BELTON — A trial date of Oct. 1 was set for a court petition that seeks to remove Justice of the Peace Claudia Brown from her elected position.
The jury trial is set for 9 a.m. on Oct. 1, Bell County Attorney Jim Nichols said Tuesday.
State District Judge Stephen Ables of the 216th District Court in Kerr County is assigned to preside over the trial. He was the visiting judge who heard arguments in March 2017 concerning the first removal petition filed by Killeen lawyer Brett Pritchard. Ables cited Brown and ordered a trial with Nichols as the prosecutor.
In a Facebook post, Brown claimed that the reason for the complaints against her was because she is a black Democratic woman who holds elected office in a Republican-majority county.
“If it is true what lawyers have said in the press that I will surely lose my job as judge if I go to jury trial, then we will see, because on October 1, 2018, I will be the victim of a jury trial.”
In another post made Sunday, Brown said, “I am certain that my current character assassination is not only political in nature but also a judicial precedent. The State of Texas vs. Claudia Brown. Really? Could it be because I am the only Black Democratic woman out of 30 elected positions ever in the history of Bell County? Well, duh!”
Brown was not available Tuesday at her office. She did not return a phone call by press time.
Brown, the JP for Precinct 4, Place 1, was publicly remanded in December by the State Commission on Judicial Conduct after the previous removal petition was addressed.
Under that decision, the state judicial panel let Brown remain in office and required her to have two hours of additional judicial education under the guidance of a mentor.
The second amended petition — filed by Nichols on July 27 — claims that Brown is “unfit and unable to promptly and properly discharge her official duties because of a serious physical or mental defect that did not exist at the time of her election.”
Bell County has been negatively impacted by Brown’s official misconduct and incompetency, Nichols said in his petition.
Brown made national headlines in February 2017 after the Telegram reported she set a U.S. record $4 billion bond for a Killeen murder suspect, Antonio Willis, as her way of protesting against the legal system. In setting that bond, the petition says she violated the U.S. Constitution, the Texas Constitution and the Texas Code of Criminal Procedure.
In addition, Brown set other bonds below the recommended amounts for some defendants who were charged with violent felony offenses — insufficient “when considering the safety of the victim and community,” the petition said.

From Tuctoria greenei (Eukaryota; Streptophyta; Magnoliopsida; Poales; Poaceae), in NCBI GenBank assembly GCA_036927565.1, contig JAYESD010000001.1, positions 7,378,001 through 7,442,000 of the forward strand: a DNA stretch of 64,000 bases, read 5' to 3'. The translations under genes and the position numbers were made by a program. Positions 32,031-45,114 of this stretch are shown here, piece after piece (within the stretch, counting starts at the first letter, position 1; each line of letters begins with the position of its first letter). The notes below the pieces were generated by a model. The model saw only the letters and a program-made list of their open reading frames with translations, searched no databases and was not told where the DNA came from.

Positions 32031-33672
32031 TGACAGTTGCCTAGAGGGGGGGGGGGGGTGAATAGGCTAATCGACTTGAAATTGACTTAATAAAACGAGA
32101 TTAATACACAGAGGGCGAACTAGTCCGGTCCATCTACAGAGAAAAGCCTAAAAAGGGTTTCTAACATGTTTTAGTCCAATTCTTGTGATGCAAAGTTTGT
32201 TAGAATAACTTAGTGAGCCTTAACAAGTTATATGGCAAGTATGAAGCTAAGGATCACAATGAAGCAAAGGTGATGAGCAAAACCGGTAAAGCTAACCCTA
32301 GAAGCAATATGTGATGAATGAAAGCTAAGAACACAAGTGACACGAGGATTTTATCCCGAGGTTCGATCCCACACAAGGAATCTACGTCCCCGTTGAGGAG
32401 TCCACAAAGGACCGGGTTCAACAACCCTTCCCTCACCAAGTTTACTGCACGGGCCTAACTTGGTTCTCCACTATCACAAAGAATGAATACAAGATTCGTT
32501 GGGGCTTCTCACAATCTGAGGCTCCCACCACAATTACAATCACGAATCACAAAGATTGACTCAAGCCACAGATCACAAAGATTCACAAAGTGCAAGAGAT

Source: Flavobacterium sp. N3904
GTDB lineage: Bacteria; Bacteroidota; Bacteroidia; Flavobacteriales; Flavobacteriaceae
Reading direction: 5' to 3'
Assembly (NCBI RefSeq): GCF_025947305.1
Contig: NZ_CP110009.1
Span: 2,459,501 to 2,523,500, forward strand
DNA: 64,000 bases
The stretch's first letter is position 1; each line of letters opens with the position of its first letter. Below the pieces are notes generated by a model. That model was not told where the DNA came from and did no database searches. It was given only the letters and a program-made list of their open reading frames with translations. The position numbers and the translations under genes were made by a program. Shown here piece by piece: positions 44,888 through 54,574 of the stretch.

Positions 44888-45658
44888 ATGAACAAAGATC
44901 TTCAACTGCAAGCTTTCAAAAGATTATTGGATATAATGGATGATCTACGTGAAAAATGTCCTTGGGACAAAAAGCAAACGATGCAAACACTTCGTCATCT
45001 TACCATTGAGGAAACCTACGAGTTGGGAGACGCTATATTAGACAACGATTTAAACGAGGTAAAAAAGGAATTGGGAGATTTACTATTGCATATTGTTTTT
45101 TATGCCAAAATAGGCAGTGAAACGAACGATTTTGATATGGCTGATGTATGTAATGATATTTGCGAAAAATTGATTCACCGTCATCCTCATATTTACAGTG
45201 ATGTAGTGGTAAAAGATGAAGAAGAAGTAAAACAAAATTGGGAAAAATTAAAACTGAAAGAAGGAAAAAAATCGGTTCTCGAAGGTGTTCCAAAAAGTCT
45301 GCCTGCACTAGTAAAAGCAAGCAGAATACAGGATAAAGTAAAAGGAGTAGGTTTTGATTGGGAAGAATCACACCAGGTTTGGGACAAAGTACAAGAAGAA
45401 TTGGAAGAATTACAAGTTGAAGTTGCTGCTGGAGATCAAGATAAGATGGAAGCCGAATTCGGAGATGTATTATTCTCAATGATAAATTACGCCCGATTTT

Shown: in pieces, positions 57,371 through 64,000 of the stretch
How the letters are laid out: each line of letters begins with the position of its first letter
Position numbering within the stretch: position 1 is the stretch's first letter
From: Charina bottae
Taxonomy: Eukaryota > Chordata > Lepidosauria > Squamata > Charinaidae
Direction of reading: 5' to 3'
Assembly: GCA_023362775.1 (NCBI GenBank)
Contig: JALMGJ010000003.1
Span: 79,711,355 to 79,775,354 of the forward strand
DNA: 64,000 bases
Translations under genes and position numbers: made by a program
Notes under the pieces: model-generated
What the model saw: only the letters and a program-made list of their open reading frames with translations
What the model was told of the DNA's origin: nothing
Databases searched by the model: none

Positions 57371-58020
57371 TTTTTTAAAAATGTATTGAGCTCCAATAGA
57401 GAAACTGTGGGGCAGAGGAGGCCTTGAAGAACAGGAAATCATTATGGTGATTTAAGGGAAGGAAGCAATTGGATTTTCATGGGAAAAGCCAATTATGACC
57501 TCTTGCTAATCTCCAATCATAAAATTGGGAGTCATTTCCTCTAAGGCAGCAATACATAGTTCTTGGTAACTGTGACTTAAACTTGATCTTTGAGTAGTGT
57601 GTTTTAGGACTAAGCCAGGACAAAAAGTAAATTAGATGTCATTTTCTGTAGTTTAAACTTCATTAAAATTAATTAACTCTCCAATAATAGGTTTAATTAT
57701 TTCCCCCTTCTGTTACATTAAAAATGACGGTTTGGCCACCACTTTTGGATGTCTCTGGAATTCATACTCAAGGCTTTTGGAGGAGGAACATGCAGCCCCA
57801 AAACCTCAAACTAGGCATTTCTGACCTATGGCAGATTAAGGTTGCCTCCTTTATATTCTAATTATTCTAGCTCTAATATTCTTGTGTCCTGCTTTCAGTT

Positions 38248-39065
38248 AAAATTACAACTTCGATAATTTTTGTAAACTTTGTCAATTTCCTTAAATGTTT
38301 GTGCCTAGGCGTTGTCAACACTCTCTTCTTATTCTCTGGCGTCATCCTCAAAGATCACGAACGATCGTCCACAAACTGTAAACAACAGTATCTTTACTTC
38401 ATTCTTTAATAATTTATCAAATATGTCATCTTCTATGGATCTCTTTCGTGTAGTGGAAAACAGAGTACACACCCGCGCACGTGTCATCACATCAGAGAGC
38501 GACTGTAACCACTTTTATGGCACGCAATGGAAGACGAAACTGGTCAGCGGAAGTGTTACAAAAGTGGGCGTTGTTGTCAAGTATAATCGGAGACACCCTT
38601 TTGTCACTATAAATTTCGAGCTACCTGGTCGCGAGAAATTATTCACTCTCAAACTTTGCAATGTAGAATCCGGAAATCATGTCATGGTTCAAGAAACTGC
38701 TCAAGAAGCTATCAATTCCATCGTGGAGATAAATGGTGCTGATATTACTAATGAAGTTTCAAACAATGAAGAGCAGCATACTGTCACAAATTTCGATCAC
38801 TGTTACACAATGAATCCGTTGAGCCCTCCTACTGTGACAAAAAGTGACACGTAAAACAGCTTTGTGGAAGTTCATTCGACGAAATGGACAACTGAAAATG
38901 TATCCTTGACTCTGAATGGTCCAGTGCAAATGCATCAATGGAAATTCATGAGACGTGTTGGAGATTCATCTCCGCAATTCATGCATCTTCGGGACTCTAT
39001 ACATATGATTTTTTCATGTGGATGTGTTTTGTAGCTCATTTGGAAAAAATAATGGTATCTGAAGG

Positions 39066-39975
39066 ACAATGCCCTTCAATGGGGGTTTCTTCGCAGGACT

Brown’s son, Kevin Anton Davis, was arraigned by Brown in June 2017 after he was charged with driving while intoxicated while involved in an accident. She set a bonder lower than what she normally set for other defendants with similar charges. It violates judicial conduct rules to make decisions about relatives.
She refused to conduct two death inquests, according to the petition, even when she was on call for the pronunciation of deaths.
Brown didn’t correctly fill out 48 of the 53 death certificates for which she was responsible, according to the petition. The death certificates reportedly had to be redone by Justice of the Peace Bill Cooke.
Facebook posts about police officers who were said to be racist were shared by Brown. That and the framing and matting of a newspaper article about Brown’s judicial reprimand led to Nichols’ claim that she violated Canon 2 of the Texas Code of Judicial Conduct.
On July 7, Brown publicly endorsed a County Commissioner candidate and contributed to his campaign fund — violations of Canon 5 of the Texas Code of Judicial Conduct, the petition said.
‘We are gaining ground’
Brown addressed the petition’s claim about the death certificates in an Aug. 6 Facebook post.
“The battle is the Lord’s and we are gaining ground,” Brown said. “Lie number 4 printed by Deborah McKeon … stated on 7/28/18, that 48 of the 53 death certificates I did had to be corrected by Judge Cooke. I have successfully completed death certificates from number 3,919 to 4,150 with excellence and without correction from anyone.”
Some of Brown’s supporters responded on Facebook to her statements.
Patricia Irene Thomas Reynolds said, “Keep the faith,” while Bruce Thomas said, “Annihilate with the truth!” Rhonda Brown wrote, “The victory is already won.”
Belton lawyer Jeff Parker, who filed a complaint against Brown with the State Commission on Judicial Conduct, posted his reaction to the jury trial date.
“On Judge Brown’s Facebook page she claims that she will be a victim of a jury trial,” Parker said Tuesday. “My innocent clients look forward to their day in court with a judge.”